Choosing a letting agent

Good letting agents will offer a range of services, from tenant sourcing to day-to-day property management.

The problem is letting agents are not regulated, so anyone can start up a letting business without any professional qualification or training.

One issue is handling client money – this includes deposits and rents collected for landlords – as letting agents with poor business skills or who are just plain crooked often collect the cash and then disappear leaving their customers out-of-pocket.

What to look for in a letting agent

To minimise the risk, look for a letting agent who can show they take protecting client cash seriously:

  • Professional accreditation – the two main money protection schemes are run by SafeAgent and the Association of Residential Letting Agents (ARLA) [Links open in new windows]. Only letting agents verified by these schemes can advertise the logos. Always check the ARLA or SafeAgent web sites to confirm membership – some letting agents use the logos but are not members.
  • Customer service – Phone and email to see how long the staff take to reply and whether they are friendly and helpful.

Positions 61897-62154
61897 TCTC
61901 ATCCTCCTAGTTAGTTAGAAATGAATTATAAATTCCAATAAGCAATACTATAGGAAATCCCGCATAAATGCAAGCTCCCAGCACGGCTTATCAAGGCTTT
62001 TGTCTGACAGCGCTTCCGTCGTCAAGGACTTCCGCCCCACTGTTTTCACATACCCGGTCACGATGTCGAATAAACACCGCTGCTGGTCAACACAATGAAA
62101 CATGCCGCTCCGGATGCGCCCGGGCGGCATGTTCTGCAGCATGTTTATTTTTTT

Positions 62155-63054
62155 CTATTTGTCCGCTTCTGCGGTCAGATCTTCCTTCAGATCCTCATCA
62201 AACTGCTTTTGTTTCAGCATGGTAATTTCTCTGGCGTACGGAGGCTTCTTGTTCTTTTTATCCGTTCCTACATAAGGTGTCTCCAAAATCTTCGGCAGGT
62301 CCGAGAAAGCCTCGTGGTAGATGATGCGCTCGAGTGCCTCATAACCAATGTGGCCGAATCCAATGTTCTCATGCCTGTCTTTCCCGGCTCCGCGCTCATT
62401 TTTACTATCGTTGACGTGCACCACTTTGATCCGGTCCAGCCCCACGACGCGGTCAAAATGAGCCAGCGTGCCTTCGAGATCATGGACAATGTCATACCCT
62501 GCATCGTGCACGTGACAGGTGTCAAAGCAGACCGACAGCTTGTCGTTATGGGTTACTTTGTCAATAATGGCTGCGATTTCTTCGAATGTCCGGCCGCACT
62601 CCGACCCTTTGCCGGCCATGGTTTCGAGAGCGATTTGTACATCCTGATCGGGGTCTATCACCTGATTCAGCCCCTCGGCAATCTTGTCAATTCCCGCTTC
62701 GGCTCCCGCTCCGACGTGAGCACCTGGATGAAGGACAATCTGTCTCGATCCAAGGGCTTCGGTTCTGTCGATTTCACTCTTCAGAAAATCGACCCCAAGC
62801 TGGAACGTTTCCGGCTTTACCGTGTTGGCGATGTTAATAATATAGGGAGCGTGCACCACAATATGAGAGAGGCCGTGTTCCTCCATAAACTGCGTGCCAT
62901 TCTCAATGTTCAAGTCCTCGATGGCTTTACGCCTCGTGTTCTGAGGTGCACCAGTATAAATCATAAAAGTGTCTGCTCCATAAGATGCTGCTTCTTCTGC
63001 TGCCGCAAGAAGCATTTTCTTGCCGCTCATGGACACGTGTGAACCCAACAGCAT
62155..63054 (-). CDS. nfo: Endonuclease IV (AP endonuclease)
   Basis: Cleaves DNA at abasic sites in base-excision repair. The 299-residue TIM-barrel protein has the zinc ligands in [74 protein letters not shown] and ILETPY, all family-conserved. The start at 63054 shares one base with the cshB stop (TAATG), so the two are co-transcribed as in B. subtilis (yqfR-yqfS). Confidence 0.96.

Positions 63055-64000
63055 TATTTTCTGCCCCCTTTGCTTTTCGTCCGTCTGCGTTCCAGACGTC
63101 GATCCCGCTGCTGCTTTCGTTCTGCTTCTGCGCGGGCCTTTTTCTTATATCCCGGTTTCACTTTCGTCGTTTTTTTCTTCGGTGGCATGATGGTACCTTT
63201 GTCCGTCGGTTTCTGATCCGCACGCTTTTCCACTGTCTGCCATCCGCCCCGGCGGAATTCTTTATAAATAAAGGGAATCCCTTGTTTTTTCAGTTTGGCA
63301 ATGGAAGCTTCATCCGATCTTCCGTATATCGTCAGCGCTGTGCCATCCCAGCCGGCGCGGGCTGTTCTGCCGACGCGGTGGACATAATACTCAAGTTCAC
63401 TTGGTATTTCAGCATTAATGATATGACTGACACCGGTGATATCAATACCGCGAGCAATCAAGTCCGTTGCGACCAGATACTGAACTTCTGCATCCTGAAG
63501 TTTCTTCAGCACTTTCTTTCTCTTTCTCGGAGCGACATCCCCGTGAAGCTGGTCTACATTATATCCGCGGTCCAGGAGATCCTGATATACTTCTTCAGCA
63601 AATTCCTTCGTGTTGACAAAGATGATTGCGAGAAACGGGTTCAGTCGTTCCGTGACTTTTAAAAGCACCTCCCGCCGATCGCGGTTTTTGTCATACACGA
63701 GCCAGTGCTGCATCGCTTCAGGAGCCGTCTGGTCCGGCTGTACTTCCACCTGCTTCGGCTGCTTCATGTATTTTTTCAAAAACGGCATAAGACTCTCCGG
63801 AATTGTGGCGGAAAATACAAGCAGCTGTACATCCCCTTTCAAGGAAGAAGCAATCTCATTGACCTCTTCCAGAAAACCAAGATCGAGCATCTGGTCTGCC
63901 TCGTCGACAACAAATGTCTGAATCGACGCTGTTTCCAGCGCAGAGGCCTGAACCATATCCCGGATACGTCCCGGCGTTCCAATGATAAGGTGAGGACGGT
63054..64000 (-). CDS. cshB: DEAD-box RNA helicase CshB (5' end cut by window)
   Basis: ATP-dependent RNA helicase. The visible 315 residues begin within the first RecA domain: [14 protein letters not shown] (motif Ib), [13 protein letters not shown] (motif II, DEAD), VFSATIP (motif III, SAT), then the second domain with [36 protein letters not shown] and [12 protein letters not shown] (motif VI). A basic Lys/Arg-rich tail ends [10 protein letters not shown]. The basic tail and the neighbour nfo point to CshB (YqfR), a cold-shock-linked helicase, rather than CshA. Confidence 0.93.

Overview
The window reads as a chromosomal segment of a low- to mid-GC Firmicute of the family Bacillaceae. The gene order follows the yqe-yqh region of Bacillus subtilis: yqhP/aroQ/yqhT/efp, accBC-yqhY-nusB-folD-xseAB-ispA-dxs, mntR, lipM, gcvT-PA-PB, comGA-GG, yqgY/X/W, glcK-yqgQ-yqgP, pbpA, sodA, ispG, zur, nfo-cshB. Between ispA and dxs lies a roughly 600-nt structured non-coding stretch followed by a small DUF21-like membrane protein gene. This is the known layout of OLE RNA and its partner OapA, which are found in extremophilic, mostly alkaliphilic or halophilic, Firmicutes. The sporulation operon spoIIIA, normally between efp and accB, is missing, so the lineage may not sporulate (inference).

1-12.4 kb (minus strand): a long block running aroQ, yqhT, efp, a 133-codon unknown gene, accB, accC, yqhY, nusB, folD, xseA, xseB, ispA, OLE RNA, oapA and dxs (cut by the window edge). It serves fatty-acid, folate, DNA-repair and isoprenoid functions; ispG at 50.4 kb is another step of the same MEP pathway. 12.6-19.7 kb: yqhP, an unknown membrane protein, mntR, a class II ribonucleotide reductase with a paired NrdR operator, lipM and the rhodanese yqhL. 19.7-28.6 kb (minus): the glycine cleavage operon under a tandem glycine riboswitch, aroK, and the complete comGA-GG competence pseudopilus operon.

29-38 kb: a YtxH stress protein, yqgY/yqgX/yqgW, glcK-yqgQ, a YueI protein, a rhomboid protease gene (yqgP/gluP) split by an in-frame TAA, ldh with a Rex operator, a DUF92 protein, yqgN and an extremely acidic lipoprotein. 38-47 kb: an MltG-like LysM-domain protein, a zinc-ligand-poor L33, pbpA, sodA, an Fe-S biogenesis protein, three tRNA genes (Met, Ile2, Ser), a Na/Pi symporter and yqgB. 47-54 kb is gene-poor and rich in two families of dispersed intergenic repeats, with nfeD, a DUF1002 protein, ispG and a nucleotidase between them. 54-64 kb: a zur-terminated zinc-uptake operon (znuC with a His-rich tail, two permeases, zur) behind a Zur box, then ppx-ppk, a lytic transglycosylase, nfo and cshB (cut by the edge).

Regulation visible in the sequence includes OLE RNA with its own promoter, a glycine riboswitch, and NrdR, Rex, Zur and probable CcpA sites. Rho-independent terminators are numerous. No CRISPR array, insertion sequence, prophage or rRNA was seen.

• Services offered – Services should range from finding a tenant to managing a property day-to-day, which includes rent collection and dealing with repairs
  • Market coverage – If you want to rent to a family, student letting specialists are no good, so make sure the agent and the property are a good match.

How much to pay a letting agent

Fees and commission are always important to consider for a letting business – but the cheapest letting agent is not necessarily the best.

It’s better for landlords to list the services they want from an agent and then shortlist two or three that match the bill.

Then look at the price to see if they offer value for money.

The commission charged by letting agents can vary between neighbourhoods – from around 7.5% to 15% or more of rents collected.

Some agents also surcharge the cost handling repairs by charging a 10% fee of the total cost of work.

Many will negotiate fees – especially if a landlord has a portfolio of several properties needing management.


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